This series will be designed to get you unstuck and get you into the mindset that writing is a business, and if you are going to get paid, you need to act like any other businessman.

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Is Finding Freelance Gigs Using Job Boards Worthwhile?

The number one issue with being a freelancer is discoverability. Of course, you are already treating your writing career like a business, but how do you market your work and get your name into the hands of the right recruiters? Truth be told businesses are looking for freelancers with your particular skills and areas of knowledge. You just need to find them, and they need to find you.

While there are advantages and disadvantages to the disruptive nature of the freelance gig economy, businesses are hiring more freelancers for more tasks. They look for freelancers in several ways, and just one of them is through the use of job boards.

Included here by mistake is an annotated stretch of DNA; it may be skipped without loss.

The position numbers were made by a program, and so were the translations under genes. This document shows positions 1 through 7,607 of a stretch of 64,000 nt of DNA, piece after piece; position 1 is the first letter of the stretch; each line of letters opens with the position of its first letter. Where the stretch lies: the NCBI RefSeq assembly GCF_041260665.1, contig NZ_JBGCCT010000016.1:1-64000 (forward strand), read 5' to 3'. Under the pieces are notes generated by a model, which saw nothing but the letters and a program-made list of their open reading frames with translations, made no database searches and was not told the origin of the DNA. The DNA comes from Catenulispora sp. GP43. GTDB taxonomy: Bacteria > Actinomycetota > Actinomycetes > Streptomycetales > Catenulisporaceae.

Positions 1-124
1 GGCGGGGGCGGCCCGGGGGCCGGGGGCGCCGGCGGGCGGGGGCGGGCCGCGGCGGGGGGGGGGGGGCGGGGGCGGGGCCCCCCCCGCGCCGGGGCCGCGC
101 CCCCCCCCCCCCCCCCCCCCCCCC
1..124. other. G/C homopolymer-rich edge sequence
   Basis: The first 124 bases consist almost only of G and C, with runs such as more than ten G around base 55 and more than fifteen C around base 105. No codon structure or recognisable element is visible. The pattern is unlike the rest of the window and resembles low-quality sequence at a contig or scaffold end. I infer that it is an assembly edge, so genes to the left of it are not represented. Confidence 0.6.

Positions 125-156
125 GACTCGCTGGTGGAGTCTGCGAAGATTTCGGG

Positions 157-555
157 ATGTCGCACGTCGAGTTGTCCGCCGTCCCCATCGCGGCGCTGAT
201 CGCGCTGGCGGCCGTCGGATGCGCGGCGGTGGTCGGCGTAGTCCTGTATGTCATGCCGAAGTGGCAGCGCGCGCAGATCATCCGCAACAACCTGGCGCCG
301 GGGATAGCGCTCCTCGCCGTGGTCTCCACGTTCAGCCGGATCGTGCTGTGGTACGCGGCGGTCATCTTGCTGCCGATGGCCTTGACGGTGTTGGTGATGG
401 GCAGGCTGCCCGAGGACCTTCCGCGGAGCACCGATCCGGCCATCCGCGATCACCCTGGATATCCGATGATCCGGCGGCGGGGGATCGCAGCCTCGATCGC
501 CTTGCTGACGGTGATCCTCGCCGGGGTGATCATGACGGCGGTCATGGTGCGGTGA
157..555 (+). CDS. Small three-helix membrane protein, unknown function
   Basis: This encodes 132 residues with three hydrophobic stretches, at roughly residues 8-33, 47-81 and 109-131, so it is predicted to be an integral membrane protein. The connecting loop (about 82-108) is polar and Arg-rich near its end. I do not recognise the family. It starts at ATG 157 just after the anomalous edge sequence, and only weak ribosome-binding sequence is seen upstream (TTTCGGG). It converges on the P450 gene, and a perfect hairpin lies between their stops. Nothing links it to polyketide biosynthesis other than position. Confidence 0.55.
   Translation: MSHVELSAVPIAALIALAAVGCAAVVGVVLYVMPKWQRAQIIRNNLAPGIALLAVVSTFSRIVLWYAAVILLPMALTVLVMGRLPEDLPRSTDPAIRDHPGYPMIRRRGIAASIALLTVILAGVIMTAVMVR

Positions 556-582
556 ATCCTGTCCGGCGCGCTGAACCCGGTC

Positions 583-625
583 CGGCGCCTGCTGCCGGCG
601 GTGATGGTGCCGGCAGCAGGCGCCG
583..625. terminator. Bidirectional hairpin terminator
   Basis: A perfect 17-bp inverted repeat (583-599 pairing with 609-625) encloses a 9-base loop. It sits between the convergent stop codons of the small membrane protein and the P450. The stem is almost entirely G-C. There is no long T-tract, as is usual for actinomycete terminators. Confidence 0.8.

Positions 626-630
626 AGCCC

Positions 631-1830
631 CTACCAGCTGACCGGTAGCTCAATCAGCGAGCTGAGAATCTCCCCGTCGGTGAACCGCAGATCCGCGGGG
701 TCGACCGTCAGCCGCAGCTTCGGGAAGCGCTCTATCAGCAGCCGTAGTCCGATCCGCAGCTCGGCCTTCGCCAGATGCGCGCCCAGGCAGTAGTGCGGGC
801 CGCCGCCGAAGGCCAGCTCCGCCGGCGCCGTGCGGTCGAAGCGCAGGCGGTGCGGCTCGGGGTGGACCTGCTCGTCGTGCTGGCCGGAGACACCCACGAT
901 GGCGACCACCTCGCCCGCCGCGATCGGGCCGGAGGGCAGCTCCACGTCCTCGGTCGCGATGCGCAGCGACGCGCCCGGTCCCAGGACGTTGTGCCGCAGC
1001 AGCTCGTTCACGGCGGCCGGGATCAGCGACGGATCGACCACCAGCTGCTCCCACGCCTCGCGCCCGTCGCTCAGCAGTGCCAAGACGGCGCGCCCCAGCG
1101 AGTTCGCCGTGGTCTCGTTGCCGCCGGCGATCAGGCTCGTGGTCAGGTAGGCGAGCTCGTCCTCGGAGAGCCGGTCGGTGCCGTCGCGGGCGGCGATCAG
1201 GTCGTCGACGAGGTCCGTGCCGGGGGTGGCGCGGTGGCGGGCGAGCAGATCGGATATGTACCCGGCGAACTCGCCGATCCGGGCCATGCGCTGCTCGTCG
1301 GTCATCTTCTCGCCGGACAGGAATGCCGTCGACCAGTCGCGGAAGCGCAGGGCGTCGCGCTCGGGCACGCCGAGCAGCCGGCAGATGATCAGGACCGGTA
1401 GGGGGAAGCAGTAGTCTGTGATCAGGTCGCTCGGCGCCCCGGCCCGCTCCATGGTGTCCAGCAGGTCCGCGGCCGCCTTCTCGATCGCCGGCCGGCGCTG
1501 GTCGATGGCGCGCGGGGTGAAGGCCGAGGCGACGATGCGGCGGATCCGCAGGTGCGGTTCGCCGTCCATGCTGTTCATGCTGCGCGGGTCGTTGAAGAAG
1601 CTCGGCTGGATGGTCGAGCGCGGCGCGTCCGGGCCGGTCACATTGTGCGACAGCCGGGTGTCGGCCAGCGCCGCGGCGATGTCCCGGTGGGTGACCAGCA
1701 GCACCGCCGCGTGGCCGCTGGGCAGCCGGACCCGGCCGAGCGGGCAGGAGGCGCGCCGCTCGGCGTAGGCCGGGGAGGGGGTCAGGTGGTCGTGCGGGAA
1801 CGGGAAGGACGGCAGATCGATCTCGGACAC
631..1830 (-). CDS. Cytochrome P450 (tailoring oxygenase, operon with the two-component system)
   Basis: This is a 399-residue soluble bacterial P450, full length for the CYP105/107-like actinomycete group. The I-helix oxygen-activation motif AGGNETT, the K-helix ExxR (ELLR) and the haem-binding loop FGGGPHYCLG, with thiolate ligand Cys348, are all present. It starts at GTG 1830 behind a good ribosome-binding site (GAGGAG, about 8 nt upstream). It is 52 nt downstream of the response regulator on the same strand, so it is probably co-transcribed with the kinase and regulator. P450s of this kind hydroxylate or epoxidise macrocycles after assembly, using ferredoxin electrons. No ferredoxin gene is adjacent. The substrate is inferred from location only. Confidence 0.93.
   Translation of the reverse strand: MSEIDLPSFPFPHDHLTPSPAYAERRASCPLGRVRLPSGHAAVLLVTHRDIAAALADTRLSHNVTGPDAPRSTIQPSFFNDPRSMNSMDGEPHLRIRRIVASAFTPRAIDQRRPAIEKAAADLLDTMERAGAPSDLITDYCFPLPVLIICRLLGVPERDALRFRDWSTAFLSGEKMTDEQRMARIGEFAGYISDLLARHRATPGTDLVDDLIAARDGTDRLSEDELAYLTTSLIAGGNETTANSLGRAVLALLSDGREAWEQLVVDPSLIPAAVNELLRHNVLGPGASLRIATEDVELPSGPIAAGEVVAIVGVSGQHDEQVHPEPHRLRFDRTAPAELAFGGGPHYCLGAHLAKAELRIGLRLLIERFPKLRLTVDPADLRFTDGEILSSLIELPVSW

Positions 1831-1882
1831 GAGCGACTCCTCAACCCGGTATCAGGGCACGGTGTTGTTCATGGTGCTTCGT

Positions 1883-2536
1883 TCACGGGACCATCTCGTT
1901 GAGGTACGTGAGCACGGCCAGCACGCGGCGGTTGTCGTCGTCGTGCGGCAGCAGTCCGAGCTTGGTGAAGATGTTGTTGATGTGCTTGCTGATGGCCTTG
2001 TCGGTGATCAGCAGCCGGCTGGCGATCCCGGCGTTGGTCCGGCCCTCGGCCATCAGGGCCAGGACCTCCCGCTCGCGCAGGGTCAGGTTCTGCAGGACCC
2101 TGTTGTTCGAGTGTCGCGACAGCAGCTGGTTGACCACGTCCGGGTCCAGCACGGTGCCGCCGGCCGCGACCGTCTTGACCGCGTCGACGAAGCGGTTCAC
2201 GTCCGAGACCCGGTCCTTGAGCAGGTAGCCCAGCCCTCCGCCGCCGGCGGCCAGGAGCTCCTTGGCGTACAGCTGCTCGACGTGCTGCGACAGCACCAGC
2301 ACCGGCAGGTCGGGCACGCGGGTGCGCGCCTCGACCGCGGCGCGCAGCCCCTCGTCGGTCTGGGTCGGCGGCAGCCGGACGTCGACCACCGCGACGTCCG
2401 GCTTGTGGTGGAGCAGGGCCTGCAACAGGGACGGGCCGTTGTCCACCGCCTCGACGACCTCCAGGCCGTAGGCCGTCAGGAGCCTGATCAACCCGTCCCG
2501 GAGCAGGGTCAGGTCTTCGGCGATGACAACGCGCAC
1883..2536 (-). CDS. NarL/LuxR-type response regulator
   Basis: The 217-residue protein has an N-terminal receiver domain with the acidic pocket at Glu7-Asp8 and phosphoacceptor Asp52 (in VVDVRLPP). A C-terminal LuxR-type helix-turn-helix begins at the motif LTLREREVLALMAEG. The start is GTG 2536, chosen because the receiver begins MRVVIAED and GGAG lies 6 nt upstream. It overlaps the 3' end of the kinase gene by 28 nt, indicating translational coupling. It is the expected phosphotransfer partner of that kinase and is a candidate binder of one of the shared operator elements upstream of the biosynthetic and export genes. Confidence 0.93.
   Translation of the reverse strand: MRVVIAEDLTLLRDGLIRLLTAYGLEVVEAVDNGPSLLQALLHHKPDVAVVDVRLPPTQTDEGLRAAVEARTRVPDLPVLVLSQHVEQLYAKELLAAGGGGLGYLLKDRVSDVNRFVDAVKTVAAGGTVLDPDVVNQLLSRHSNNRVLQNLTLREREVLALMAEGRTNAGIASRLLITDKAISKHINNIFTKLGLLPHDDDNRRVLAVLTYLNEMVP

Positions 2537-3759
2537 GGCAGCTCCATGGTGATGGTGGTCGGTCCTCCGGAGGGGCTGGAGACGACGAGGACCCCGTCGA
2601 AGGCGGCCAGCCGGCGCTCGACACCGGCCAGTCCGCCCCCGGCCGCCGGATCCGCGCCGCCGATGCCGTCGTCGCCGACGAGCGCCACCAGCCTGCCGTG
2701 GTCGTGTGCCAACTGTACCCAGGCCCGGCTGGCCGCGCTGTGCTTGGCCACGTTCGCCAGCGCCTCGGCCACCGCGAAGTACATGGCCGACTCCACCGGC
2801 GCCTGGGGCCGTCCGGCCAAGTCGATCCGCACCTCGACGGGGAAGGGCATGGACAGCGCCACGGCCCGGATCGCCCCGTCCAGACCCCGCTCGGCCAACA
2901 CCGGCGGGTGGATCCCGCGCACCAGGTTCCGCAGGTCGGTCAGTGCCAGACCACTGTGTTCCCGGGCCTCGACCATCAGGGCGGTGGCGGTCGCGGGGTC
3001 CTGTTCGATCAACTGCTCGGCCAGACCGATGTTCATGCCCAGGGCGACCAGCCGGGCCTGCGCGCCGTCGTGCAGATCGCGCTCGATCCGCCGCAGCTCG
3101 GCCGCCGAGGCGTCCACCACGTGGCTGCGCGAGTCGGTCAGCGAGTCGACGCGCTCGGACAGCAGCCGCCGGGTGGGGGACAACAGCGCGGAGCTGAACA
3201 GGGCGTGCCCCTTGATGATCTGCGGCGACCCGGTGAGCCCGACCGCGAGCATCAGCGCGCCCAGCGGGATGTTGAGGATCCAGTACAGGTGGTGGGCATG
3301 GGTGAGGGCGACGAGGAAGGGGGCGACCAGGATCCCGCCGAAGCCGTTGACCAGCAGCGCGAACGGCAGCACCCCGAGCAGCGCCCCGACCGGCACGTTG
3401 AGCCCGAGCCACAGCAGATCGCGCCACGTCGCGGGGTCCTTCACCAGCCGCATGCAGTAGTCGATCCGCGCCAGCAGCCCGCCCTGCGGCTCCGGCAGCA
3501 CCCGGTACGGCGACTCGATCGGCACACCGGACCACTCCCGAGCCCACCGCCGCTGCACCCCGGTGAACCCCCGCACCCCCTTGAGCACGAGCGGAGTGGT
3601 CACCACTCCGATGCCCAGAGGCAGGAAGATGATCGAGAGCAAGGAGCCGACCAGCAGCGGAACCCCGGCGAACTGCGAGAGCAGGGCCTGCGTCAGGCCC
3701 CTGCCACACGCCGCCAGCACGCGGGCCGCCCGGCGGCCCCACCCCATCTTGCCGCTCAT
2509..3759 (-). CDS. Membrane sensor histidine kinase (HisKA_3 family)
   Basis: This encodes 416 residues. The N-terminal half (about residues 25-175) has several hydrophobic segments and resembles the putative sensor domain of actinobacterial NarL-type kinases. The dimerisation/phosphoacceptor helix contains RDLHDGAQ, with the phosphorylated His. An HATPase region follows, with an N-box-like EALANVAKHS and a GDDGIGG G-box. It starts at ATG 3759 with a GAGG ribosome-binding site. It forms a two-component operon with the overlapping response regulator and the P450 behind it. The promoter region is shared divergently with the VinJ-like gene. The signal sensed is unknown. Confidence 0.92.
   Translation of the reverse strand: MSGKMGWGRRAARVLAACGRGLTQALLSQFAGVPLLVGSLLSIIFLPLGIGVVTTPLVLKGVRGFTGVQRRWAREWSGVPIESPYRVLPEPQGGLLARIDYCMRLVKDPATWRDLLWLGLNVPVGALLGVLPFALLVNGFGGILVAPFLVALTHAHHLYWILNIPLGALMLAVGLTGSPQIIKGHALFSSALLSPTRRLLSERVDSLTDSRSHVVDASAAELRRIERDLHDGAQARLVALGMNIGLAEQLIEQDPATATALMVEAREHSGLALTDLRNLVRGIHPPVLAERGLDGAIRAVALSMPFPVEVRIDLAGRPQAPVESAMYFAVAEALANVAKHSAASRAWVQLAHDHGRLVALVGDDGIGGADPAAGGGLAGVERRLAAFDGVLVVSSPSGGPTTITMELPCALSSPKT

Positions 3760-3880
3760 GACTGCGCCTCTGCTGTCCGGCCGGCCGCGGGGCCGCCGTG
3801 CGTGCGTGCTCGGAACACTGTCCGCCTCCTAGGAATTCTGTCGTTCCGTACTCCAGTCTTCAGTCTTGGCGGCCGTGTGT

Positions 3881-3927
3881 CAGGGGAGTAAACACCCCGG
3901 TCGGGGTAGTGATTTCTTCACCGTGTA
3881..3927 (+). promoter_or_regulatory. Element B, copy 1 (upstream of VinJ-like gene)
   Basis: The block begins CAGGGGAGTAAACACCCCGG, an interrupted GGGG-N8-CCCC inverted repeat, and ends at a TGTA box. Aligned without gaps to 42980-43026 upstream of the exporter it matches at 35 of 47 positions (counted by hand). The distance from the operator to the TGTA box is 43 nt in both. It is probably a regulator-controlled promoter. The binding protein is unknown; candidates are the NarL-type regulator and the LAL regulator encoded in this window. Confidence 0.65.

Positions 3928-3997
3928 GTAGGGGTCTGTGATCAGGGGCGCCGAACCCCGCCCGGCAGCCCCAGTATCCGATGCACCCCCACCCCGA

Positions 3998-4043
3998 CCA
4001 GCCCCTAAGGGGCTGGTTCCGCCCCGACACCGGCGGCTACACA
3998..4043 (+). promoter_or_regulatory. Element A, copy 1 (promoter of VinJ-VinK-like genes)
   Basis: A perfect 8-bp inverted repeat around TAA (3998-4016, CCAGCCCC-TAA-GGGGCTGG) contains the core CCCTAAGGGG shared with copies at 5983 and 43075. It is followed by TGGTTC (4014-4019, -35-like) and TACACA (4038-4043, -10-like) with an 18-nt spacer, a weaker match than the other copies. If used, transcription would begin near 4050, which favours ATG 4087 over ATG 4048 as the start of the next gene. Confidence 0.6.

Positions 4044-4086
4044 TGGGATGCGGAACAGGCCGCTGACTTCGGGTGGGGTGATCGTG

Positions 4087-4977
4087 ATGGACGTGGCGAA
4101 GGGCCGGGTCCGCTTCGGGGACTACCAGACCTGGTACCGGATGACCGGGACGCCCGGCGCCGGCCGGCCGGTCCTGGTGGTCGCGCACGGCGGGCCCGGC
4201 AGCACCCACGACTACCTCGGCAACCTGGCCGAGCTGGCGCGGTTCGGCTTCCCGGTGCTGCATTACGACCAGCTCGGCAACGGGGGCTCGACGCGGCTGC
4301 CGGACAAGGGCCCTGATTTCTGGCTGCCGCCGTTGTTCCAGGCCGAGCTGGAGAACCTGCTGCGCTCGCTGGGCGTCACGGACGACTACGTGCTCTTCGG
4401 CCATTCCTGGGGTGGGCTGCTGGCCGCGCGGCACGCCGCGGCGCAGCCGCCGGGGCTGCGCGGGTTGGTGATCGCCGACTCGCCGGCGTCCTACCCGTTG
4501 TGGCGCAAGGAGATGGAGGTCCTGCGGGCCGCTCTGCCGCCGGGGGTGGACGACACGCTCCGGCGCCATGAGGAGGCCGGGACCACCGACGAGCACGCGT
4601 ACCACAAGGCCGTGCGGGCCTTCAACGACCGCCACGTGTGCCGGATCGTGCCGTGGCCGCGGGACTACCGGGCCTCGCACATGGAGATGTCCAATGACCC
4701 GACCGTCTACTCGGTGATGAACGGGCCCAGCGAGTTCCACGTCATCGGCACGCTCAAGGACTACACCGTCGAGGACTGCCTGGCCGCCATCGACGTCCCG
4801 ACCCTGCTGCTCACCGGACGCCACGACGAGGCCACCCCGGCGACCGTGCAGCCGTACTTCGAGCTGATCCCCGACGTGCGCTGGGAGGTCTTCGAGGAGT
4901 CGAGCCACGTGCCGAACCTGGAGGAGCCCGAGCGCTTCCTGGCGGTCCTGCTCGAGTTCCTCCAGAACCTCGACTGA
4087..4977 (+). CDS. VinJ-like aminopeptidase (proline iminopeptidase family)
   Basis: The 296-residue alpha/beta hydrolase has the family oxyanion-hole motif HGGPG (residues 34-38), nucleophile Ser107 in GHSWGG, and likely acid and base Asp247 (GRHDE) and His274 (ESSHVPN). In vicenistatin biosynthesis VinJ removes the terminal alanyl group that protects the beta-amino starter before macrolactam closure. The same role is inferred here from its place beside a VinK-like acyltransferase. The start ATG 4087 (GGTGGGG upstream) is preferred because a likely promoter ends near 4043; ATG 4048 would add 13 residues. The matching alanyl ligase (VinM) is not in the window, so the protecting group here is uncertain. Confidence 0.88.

The one thing we freelancers never have enough of is time: marketing is vital, but not wasting time is essential. Job boards and content mills like Upwork and Demand Studios are a waste of time for the most part since well-paying jobs are so few and far between. So are there any job boards that are worthwhile?

The answer is yes, but very few. Putting in an alert for a freelance writer on job sites like CareerBuilder and other similar sites will fill your inbox with job suggestions from car wash attendant to security guard, but few if any will be for writing positions or have anything to do with your particular skill set.

Here are a few places where the search can be worthwhile. You will still have to vet clients, but they are more likely to be professional and the kind of gigs you are looking for in the first place.

DISCLAIMER: Job boards and these sites do not take the place of good marketing of your freelance business.

Ebyline

When looking at job boards, Ebyline is what is referred to by Carol Tice of Make a Living Writing as a “move-up board.” You are expected to be more professional, and clients who come to the board expect to pay, and for the most part pay well, or at least better than an Upwork or worse, a Fiverr gig.